Friday, October 30, 2009

October 28, 2009.

The anchorage at Hospital Point has the reputation of having so-so holding. We’ve never stayed there before but we usually take those reports with a grain of salt.

I would say that most nights we anchor in about 10 feet of water. The 10 foot water depth added to the 5 feet to the bow roller means that we can drop 75 feet of chain and be sleeping on a scope of 5 to 1. It always works, we always sleep well, it’s simple. The difference here is that the chart shows very little water in close to shore so most people anchor out in deeper water than they’re used to. We were in closer than several boats and we were still in 20 feet of water. That meant our normal 5 to 1 scope would require 125 feet of chain. There just wasn’t room so I dropped 90 feet of chain, set the hook well and then set the anchor alarm.

Of course the wind kicked up a bit, brought some rain and veered as well. I was up several times during the night checking out “voices” in the night. People were dragging and when dawn broke I was shocked at how many people had dragged past us during the night. It’s just piss poor seamanship and I forgot just how common it seems to be sometimes.

The first real bridge we had to contend with was the Gilmerton Lift Bridge. Directly next to the bridge is a railroad bridge that is usually open, ya know, unless we want to get through. When we came around the bend we came upon the railroad bridge stuck in the down position with about 19 boats already waiting to get through. We were the lead boat in a small parade of another 9 boats so now there was a butt load of boats waiting for the bridge.

We were meandering through the crowd of boats saying “hi” to friends and pretty much just checking out who was there that we knew. As we were slowly coasting past a boat that we don’t know I looked over and waved hello. I was met by the sight of a guy waving his arms wildly in the internationally accepted “WTF?” motion. He was actually upset because he thought we were trying to cut the line or something. I couldn’t believe that he was serious so I laughed and waved again. Then when the bridge finally did open after an hour and a half I did make it a point to go through before him. It’s gonna be a long ride south for that guy if he keeps getting stressed over somebody getting through a bridge 19 seconds sooner than he did.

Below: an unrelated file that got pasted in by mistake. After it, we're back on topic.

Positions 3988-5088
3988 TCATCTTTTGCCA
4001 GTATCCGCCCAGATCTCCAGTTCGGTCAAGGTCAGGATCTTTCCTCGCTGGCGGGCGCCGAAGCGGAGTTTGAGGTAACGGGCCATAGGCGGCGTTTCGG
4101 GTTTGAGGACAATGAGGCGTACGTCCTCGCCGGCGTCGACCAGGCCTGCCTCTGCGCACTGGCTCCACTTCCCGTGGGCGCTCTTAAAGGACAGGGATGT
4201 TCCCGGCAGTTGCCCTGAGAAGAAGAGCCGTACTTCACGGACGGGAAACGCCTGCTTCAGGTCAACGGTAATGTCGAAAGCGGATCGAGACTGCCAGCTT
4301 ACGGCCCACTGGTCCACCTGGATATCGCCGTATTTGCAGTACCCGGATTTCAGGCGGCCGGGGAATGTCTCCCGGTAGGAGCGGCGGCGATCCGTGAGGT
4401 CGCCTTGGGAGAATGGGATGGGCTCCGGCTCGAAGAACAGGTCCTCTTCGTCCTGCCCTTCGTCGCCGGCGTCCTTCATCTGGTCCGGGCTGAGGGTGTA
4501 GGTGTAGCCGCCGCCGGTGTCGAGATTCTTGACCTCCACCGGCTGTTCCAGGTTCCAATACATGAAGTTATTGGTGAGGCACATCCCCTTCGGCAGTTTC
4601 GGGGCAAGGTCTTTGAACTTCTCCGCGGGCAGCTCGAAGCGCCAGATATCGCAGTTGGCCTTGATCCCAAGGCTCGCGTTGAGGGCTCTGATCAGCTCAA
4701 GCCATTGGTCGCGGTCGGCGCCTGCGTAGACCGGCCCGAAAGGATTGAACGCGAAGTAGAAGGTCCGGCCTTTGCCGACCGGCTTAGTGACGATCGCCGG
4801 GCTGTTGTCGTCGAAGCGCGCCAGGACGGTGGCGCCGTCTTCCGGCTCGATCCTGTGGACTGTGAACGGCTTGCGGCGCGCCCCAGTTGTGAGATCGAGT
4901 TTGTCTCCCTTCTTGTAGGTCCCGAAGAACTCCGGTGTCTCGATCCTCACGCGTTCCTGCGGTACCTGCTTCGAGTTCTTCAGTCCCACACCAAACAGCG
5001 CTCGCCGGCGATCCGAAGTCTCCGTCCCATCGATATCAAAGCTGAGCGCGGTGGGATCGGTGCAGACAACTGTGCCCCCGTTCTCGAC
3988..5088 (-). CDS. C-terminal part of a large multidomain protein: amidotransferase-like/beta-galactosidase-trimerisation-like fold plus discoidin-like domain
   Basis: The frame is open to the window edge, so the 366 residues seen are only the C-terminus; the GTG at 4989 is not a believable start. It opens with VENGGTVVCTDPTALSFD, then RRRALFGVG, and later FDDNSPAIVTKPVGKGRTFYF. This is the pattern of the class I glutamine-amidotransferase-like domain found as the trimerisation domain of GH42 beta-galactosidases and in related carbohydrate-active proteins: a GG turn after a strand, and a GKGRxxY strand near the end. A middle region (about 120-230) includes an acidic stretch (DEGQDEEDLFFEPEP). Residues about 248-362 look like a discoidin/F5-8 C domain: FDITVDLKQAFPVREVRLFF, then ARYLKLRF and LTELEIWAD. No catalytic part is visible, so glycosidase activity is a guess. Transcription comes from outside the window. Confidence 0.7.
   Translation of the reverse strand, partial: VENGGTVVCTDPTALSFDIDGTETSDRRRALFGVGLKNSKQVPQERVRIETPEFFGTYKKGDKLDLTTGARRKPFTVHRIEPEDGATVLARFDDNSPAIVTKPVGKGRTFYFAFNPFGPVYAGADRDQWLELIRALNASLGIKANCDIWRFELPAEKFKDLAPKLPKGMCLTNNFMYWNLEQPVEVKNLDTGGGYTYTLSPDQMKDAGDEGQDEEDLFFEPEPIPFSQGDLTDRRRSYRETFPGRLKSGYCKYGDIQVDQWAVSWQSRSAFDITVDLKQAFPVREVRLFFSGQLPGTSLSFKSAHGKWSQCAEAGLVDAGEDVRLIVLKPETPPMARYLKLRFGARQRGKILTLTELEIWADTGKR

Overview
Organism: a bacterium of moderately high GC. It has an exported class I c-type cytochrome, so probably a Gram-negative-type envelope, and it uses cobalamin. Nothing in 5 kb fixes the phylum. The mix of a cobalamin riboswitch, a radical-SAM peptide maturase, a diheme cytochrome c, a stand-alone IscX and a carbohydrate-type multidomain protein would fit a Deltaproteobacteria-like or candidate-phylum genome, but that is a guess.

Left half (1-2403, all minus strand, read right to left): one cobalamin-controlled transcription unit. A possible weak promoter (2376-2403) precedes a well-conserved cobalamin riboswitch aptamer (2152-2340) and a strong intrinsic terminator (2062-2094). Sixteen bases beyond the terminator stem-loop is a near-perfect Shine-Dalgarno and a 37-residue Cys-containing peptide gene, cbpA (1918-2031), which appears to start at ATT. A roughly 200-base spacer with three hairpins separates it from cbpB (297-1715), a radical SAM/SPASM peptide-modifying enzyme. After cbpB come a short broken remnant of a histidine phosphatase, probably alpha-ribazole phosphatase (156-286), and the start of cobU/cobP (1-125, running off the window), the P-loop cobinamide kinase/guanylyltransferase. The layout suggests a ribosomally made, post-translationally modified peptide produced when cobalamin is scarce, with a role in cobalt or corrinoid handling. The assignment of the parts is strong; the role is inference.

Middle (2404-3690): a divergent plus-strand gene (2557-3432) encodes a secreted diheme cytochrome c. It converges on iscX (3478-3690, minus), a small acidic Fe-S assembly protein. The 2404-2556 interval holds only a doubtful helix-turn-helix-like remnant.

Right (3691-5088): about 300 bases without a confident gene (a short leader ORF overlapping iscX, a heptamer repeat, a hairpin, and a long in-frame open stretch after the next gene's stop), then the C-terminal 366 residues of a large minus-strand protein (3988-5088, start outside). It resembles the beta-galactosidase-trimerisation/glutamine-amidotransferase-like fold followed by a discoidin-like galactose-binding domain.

We decided on the Dismal Swamp to avoid the crowd of boats that were now bunched together and headed for the Virginia Cut. We got to the lock 40 minutes early and after holding position for so long at Gilmerton I was in no mood to do it again.

“Dolphins” are several pilings lashed together to form a very stout mega piling. There’s one right in front of the lock at the Dismal Swamp so we nosed right up to it and Christy dropped a line over it from the bow and we hung from it while we waited for the locks scheduled opening. The breeze kept us away from the pile and made things much easier. We heard the captain of the boat next to us discussing the advantages of our technique with his crew. Little did I know that this would come into play later.

Locking through was normal. The trip down the swamp was normal as well. We hit at least 10 submerged logs that shuddered the entire boat and it ended with me swearing never to do the Dismal again. See, just like always. Normal. F#@k the Swamp.

Even though we took our time going through the swamp we got to the other end with an hour to kill. To exit the swamp you have to negotiate a lift bridge and then another lock. Since we got to the bridge so early we pulled up and tied off to the bridges fender system. It’s a huge wood wall, 8 feet tall and 70 feet long, in great shape and it just begs to be tied to.

We were tied to the port side fender when the next boat showed up and the captain decided to tie up to the starboard side fender. Unfortunately, he and his crew weren’t on the same page. There’s a dolphin just before you reach the fender system that protects the fender system from being rammed.

The captain was intending to side tie to the wall but the woman on the bow dropped the already cleated line over the dolphin as they went by. Before the captain could stop the boat it immediately turned hard to starboard and wedged its bow firmly between the dolphin and the end of the fender system. There was a slight current from behind the boat which slowly pivoted the boat out perpendicular to the wall. Now it was really wedged. Try as he might there was no backing out of this wedgy. He ended up throwing a line across to us, which I took out to the end of our fender system to pull his stern back upstream a bit. It ended up being enough as his bow finally pulled free. I was going to say something about shoddy seamanship again but I think this one actually falls under the category of practically paranormal. As a matter of fact there’s probably a secret government center devoted to the study of people doing stupid stuff on the water.

So here we sit in Elizabeth City with the Albemarle and the Alligator in our sights for tomorrow.

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